Salamanca

of an independent history to require separate treatment, so that though it will be necessary to allude to both by way of illustration, this article will be devoted primarily to the rite once used in what is now France. Of the origin of the Gallican Rite there are three principal theories, between two of which the controversy is not yet settled. These may be termed (1) the Ephesine, (2) the Ambrosian, and (3) the Roman theories. birth_place Amiens, France death_place Salamanca, Castile


Kingdom of Gwynedd

and the title "Prince of Wales" was recognised by the King of England. All the native Welsh princes were to be vassals of Llywelyn and it is from this point that the independent history of the kingdom of Gwynedd comes to an end. The principality of Wales was to be a short-lived creation. As is explained in greater detail elsewhere, the relationship between England and Wales broke down following the death of Henry III in 1272. By 1276 Llywelyn had been declared a rebel by the new King Edward I who was determined to be the master of the whole island of Great Britain. Diplomatic pressure followed up by an enormous invasion force broke the unity of Wales and allowed the English army to quickly occupy large areas forcing Llywelyn back into his Gwynedd heartland. With the capture of Môn and the Perfeddwlad, LLywelyn sued for peace and was forced to sign the Treaty of Aberconwy reducing his realm to almost same extent that had existed at the beginning of his reign in 1247; confined to the lands above the Conwy. Dafydd was restored and granted some lands in the Perfeddwlad by Edward, including the cantrefi of Rhôs and Rhufoniog. A confined Llywelyn appears to have put all of his hopes into stabilising the succession through children sired by his new wife Eleanor de Montfort. Tragedy struck when she died during childbirth in 1282, giving birth to a daughter; Gwenllian ferch Llywelyn. This seems to have driven Llywelyn into what some historians have speculated to be a nervous breakdown and incapacitated him. Rebellion over the rule of the English Crown arose and Dafydd was joined by Llywelyn. In November 1282 the Archbishop of Canterbury John Peckham came to North Wales to mediate between Llywelyn ap Gruffudd and Edward Longshanks. Llywelyn ap Gruffudd was offered a bribe: one thousand pounds a year and an estate in England, if he would surrender his control (which extended at least to Gwynedd and Deheubarth) to Edward. Llywelyn wrote rejecting the offer. '''Gruffudd ap Cynan ab Owain Gwynedd''' was the grandson of Owain Gwynedd a famous king of Gwynedd (Kingdom of Gwynedd) and ruler of most of Wales in the 12th century. The longer patronymic form of his name is usually used to distinguish him from the earlier and better-known Gruffudd ap Cynan, king of Gwynedd.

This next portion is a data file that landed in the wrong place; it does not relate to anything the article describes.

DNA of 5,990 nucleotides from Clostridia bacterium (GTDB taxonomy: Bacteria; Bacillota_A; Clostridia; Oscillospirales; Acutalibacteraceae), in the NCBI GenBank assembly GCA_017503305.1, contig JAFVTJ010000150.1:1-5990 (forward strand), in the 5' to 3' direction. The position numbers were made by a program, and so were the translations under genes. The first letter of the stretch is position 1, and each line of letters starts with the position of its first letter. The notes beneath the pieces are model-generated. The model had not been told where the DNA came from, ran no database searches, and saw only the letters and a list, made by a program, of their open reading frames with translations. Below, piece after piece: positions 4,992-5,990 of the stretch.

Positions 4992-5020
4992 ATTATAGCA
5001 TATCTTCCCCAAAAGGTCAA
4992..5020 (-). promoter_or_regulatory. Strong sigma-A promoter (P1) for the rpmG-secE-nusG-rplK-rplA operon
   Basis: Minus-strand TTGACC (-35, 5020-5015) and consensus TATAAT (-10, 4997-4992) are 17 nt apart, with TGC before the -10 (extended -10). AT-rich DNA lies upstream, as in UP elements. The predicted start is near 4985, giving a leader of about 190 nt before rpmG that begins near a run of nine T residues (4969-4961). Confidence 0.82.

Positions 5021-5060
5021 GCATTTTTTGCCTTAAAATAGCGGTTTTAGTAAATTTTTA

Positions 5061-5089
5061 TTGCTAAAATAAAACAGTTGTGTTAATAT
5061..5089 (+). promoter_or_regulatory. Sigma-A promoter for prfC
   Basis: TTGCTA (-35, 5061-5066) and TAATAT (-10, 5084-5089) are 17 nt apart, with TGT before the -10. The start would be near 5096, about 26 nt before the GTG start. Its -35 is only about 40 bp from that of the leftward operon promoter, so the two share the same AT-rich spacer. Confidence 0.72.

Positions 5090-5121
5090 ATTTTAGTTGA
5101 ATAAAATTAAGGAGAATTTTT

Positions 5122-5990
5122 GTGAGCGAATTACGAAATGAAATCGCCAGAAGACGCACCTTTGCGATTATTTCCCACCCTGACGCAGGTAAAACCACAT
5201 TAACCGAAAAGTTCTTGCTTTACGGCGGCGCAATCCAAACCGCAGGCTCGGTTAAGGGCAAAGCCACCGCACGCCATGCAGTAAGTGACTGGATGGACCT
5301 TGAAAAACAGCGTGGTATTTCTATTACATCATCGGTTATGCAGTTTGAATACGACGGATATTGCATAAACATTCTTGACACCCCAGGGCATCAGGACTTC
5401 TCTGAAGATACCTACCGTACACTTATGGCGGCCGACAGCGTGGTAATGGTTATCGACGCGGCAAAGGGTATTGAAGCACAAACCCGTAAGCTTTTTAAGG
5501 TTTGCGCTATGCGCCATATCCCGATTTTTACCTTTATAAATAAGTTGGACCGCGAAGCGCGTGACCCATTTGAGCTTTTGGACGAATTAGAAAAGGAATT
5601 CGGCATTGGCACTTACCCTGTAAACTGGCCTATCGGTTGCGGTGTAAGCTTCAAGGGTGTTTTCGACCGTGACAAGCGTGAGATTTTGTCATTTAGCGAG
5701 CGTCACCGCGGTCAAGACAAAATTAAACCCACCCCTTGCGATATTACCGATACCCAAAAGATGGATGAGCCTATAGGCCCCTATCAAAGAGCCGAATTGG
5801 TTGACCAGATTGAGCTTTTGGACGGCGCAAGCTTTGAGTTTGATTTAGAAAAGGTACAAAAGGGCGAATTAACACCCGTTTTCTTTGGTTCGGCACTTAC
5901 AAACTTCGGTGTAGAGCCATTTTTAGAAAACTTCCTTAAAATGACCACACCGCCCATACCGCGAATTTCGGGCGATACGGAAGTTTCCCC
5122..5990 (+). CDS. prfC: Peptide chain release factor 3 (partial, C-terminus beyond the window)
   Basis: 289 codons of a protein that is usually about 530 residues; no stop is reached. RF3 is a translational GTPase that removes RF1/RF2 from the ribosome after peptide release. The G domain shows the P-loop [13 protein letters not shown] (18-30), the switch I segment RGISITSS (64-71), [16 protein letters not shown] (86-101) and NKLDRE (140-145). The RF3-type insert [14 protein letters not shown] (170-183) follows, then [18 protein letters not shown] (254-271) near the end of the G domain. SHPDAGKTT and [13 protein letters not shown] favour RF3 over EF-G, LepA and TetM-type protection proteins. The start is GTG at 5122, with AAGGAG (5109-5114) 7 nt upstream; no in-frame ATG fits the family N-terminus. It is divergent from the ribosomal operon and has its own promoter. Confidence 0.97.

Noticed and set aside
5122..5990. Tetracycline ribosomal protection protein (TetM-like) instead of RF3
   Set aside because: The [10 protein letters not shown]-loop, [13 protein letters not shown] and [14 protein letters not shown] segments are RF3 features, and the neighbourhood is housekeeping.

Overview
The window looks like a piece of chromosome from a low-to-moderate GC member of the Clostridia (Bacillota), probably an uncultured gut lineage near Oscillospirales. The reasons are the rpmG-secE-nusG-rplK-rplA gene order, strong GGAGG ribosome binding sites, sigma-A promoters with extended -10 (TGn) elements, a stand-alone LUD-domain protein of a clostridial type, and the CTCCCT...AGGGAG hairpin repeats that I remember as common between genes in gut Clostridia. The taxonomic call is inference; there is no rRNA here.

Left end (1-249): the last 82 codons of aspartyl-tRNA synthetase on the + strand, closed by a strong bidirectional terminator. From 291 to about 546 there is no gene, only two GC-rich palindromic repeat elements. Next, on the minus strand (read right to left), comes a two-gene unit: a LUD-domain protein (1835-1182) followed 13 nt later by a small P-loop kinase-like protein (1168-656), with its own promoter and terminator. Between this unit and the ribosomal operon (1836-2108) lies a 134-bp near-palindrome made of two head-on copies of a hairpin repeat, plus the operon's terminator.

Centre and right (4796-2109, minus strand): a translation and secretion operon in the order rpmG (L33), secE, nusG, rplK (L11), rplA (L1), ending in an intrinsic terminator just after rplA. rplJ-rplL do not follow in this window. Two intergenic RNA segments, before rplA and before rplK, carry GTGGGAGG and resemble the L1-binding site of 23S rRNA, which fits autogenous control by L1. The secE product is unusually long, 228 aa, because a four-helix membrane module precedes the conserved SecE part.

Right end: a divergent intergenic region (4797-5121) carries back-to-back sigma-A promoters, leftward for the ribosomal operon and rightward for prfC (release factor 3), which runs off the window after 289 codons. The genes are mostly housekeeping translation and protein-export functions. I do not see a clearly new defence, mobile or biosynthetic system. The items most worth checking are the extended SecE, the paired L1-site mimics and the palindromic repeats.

Toledo, Spain

and Salamanca, was so nearly allied to the Gallican Rite that the term Hispano (Hispania)-Gallican is often applied to the two. But the Iberian Mozarabic Rite has, like the allied Celtic Rite, enough of an independent history to require separate treatment, so that though it will be necessary to allude to both by way of illustration, this article will be devoted primarily to the rite once used in what is now France. Of the origin of the Gallican Rite there are three principal theories, between